Langres (pop. 8,000) is an old fortified town in the southeast confines of the Champagne region. Settled continously since the times of the ancient Gauls, Langres has an unusually rich history for its size. Its citadel was reputedly impregnable.
Langres was the birthplace of Denis Diderot (1713–1784), prominent philosopher of the Enlightenment, and editor-in-chief of the Encyclopédie (one of the earliest general encyclopedia).
Langres was the ancient capital of the Lingones, a Celtic tribe that originally lived in Gaul in the area of the headwaters of the Seine and Marne rivers. After the conquest of Gaul by Julius Caesar, the new Roman town became known as Andemantunnum.
The bishopric of Langres is one of the oldest in France. It was founded in the 2nd century, at the time when religious freedom had not yet been granted to Christians in the Roman Empire (this only happened with the Edict of Milan in 313). During the Frankish period, Langres was the seat of an immense diocese extending over most of modern Champagne, Burgundy and Franche-Comté.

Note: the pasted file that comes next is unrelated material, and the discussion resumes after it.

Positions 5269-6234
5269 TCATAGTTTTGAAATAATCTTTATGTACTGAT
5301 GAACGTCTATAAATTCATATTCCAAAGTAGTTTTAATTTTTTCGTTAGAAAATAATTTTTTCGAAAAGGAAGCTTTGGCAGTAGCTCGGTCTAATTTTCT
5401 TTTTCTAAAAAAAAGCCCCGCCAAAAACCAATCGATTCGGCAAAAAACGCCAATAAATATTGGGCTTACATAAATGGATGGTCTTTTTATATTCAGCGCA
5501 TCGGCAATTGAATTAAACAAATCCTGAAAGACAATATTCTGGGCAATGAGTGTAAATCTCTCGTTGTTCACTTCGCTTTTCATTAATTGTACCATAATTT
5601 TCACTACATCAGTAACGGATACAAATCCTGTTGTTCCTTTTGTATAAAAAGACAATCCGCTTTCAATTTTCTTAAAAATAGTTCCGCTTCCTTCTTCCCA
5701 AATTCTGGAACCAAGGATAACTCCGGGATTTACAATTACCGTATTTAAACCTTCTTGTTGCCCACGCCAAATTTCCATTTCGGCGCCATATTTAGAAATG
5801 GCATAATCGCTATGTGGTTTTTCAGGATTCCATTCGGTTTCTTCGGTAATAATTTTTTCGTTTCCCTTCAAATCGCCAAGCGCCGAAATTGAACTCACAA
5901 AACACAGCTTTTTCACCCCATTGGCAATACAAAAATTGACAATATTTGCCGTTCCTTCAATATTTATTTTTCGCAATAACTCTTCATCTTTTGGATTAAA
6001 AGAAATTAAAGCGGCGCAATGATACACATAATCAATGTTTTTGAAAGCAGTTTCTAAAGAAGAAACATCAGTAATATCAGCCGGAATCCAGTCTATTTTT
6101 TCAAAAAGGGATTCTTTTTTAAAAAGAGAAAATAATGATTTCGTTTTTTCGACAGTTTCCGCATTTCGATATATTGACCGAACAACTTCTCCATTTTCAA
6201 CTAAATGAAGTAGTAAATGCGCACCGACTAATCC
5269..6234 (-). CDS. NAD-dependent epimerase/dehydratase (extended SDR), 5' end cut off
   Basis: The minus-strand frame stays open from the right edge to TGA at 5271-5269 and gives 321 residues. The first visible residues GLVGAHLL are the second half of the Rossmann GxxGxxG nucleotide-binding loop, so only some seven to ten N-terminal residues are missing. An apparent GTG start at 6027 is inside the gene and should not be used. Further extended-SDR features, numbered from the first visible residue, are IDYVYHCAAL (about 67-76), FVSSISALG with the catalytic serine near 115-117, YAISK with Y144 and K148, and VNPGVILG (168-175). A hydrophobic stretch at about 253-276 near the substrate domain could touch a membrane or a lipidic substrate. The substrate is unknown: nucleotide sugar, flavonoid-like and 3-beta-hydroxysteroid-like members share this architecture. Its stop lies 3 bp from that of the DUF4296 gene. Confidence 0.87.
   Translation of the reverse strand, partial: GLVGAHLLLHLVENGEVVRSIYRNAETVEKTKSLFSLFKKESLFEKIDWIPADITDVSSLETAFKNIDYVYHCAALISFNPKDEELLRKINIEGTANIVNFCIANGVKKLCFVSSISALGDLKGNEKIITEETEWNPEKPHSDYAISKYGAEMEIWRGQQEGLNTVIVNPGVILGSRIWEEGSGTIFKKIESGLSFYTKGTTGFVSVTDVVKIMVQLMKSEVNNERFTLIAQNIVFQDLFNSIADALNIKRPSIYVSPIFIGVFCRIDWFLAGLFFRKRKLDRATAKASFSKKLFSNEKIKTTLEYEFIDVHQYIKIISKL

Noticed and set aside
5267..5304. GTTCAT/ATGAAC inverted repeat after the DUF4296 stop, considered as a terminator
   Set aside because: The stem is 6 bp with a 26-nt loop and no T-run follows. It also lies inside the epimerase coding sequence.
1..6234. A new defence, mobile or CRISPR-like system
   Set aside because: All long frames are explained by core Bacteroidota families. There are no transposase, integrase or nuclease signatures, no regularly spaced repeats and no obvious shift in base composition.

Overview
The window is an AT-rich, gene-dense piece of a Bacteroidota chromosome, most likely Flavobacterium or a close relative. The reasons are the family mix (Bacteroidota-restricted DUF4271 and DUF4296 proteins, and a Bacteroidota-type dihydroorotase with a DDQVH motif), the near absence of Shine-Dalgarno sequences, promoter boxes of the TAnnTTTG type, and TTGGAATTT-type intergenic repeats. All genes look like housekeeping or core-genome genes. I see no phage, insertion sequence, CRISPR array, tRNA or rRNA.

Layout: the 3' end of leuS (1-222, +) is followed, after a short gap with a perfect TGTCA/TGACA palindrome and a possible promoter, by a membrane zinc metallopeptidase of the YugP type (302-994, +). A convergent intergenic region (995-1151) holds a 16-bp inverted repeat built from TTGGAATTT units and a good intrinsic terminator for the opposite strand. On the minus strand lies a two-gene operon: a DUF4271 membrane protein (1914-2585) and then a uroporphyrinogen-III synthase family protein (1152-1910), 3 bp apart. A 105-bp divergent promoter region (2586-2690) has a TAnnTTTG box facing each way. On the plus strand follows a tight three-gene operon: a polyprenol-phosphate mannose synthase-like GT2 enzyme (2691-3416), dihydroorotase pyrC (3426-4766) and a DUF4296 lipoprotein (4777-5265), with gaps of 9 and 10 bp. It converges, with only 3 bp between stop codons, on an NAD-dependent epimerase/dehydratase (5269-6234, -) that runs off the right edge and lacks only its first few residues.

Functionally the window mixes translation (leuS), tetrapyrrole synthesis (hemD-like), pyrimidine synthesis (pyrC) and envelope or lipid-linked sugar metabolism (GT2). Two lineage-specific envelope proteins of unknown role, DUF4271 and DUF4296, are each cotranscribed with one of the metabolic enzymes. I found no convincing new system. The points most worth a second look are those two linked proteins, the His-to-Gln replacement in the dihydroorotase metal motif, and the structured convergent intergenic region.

In the 12th century, the Bishops of Langres received the title of Dukes and Peers of France.
In the 17th and 18th centuries, Langres developed into an important trading post between Lyon and Lille. The town was then a famous knife making centre.
The city walls, towers, gates and other fortifcations are the main point of interest in Langres. They date mostly from the 15th to 17th centuries, with the notable exception of the Gallo-Roman Gate, built in 20 BCE, at the time of Emperor Augustus.
The oldest tower is the Tour de Saint-Ferjeux, erected by Louis XI in 1472. Other notable fortifications include the Tour Virot (1470), Tour de Navarre et d'Orval (1511-1519), Tour du Petit Sault (1517-1521), Tour Saint Jean (1540), Porte des Moulins (1647) and Porte de l'Hôtel de Ville (1592, rebuilt in 1750).
Langres Cathedral, dedicated to the 3rd century martyr Mammes of Caesarea, was the seat of the powerful Bishopric of Langres. The edifice dates from the 12th century, although the west facade was rebuilt in the neoclassical style from 1761 to 1786.